Walk to Boost Your Creativity

Walking for Creativity

We’ve long been warned that our hours spent sitting at a desk writing can be dangerous to our health. But now we learn all that sitting could be inhibiting our creativity. From an April 28 article on Healthline:

“Looking to boost your creativity? You may want to get up from your chair and start walking. While regular aerobic exercise has been associated with protecting cognitive abilities, now, a new study by Stanford University researchers finds that walking indoors or outdoors may heighten creative thinking more than sitting. What’s more, the act of walking is responsible for the burst of creativity, not the environment.”

That’s right. It doesn’t appear to matter, creativity-wise, whether you walk outdoors or inside the mall or simply around your own home. The researchers found the act of walking itself is what produced more creative responses from study participants – more than either sitting inside or being pushed in a wheelchair outdoors.

Even Walking Prior to Your Creative Session Helps

An American Psychological Association article about the study noted –

 “ … there was a residual effect of walking on creativity when people sat down afterward. Walking before a meeting that requires innovation may still be nearly as useful as walking during the meeting.”

That’s important information for writers. You now have two times to schedule your walking:

 1. When you’re stuck on a plot point … or having trouble planning a complicated article … or working on your strategic business planning. Instead of leaning back in your chair to think about it – get up out of that chair and begin walking.

2. Just prior to your “writing” sessions. Have you been going to your desk first thing to write, then walking during your lunch break before doing your email and editing and admin-type tasks? According to this study, you’ve been wasting your creative bursts on non-creative activities. You may want to rework your walking schedule – either walking in the morning before your writing session; or starting the day with non-creative work, then walking, then writing later in your day.

And remember – no excuses for bad weather! Walk around your apartment building or your house for equal creative effect.

For more information: Earlier Articles on Walking as a Creativity Aide

From Brain Pickings
Maira Kalman on Walking as a Creative Device and the Difference Between Thinking and Feeling

From The Creativity Post
Thought Walking

What can you share?

What about your experience? Have you ever enjoyed a “creative burst” — either while walking or soon after returning from a walk? Please “Speak your mind” below.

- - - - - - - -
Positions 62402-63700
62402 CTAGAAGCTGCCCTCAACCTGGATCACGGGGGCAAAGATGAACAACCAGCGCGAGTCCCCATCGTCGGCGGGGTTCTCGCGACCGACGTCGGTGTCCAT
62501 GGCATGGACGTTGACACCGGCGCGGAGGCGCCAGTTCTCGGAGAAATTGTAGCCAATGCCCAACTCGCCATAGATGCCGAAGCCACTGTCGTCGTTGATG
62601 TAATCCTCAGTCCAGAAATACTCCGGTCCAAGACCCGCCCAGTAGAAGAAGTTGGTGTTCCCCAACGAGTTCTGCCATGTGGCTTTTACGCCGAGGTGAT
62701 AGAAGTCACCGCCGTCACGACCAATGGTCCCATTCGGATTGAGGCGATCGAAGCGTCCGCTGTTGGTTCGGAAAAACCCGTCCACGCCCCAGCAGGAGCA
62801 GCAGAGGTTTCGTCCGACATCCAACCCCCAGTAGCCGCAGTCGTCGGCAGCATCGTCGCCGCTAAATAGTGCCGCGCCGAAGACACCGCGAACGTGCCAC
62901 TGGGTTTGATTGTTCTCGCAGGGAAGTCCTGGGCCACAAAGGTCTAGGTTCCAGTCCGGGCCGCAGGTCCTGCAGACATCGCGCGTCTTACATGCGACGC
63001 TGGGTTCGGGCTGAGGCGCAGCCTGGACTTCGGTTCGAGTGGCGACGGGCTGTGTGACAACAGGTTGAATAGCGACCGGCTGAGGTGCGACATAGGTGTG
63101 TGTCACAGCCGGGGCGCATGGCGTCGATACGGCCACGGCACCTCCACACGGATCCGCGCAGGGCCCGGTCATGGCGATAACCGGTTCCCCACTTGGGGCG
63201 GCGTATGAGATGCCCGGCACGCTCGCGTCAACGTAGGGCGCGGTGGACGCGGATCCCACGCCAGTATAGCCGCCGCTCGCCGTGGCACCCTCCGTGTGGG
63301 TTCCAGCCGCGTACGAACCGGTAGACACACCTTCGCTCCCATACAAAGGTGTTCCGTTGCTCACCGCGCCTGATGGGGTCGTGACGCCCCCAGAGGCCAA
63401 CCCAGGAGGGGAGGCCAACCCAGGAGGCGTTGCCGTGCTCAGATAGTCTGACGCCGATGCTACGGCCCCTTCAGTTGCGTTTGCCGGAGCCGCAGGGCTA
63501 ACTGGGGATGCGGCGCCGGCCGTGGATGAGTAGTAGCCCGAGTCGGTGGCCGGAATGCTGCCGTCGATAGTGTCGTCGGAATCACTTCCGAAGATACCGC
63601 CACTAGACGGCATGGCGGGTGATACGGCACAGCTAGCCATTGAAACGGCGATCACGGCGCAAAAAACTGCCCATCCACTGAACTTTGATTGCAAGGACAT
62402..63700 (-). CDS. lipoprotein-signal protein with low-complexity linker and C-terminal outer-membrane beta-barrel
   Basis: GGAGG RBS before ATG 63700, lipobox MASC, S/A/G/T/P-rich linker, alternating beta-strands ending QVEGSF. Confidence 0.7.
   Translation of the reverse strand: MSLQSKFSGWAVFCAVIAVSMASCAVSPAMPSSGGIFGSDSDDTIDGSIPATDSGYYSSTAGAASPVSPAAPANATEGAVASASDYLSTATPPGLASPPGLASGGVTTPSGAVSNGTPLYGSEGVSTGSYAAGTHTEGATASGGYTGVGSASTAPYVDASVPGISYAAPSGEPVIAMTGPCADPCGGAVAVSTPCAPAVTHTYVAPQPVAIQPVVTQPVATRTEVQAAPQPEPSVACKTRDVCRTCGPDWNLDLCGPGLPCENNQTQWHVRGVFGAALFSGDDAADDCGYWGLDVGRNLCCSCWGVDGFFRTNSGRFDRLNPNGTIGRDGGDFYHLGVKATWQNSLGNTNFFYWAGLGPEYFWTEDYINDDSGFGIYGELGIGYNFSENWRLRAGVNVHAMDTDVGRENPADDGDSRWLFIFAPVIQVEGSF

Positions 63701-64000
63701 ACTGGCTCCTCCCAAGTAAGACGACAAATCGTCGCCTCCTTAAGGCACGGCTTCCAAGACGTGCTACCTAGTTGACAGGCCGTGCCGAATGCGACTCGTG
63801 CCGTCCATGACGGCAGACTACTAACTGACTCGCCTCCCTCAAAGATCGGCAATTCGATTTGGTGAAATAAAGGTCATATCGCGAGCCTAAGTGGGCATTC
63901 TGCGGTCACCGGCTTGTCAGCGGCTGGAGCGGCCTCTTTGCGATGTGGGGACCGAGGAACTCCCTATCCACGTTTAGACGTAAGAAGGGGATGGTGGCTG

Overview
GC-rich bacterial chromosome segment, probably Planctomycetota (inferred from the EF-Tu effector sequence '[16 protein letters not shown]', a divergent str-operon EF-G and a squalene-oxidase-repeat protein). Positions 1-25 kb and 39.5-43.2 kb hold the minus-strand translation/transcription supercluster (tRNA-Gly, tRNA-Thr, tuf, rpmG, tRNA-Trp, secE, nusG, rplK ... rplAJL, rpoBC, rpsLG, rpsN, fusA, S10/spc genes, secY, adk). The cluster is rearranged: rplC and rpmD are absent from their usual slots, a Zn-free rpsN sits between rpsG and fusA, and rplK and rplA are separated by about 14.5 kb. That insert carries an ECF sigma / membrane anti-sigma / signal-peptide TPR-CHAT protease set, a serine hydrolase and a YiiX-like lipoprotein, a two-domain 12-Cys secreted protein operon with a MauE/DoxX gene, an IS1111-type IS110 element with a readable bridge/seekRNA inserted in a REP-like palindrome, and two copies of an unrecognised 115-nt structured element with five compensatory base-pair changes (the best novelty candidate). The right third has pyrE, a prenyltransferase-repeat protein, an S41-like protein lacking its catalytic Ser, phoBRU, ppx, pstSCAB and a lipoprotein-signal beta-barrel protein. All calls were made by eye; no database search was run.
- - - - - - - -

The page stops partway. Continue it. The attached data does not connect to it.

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About Dana K Cassell

Hi, and welcome to our Network. I'm Dana Cassell and am the one writing most of the posts on this blog. I've been in this writing/editing business for way longer than I care to admit. My goal here is to provide you with useful insights from our professional members and from my own experience - to help you achieve your own success, grow your editorial business, and publish successful and worthy books,


  1. I love walking too and find it really helps you to free up your mind and your body. Nothing worse than sitting for hours and getting so stiff and sore.

    • You may be onto the secret, Sue. Perhaps that “mind-freeing” feeling is what allows the creativity to shine through.

  2. Hi Dana,
    Or swimming, I’m sure. Just had a delightful time doing some laps this afternoon – Invigorating! At 82 I’m still at it – just had LIM-R-DDLES REVISITED go live on Amazon and other ebooks. It’s an updated version of a nationally syndicated illustrated, scrambled limerick newspaper feature done 46 years ago. Ran in over 100 papers and was read and worked daily by millions. Simon and Schuster republished some in two books. Lots of fun and challenge for word and puzzle fans for just $2.99. Working on three other books #s 16, 17 and 18.

    • So, Dick, can you relate your swimming specifically to boosting your creativity (separate from being invigorating)? Would be interesting to know if any studies have been done for swimming – or whether walking alone correlates directly with creativity.

  3. Dana, I just posted your helpful newsletter article on my Facebook page as well! Super article!

  4. Great article linking our creativity to walking! I posted it on my FB page to remind other writers and computer slugs to start moving for creativity.
    Marcia Fine

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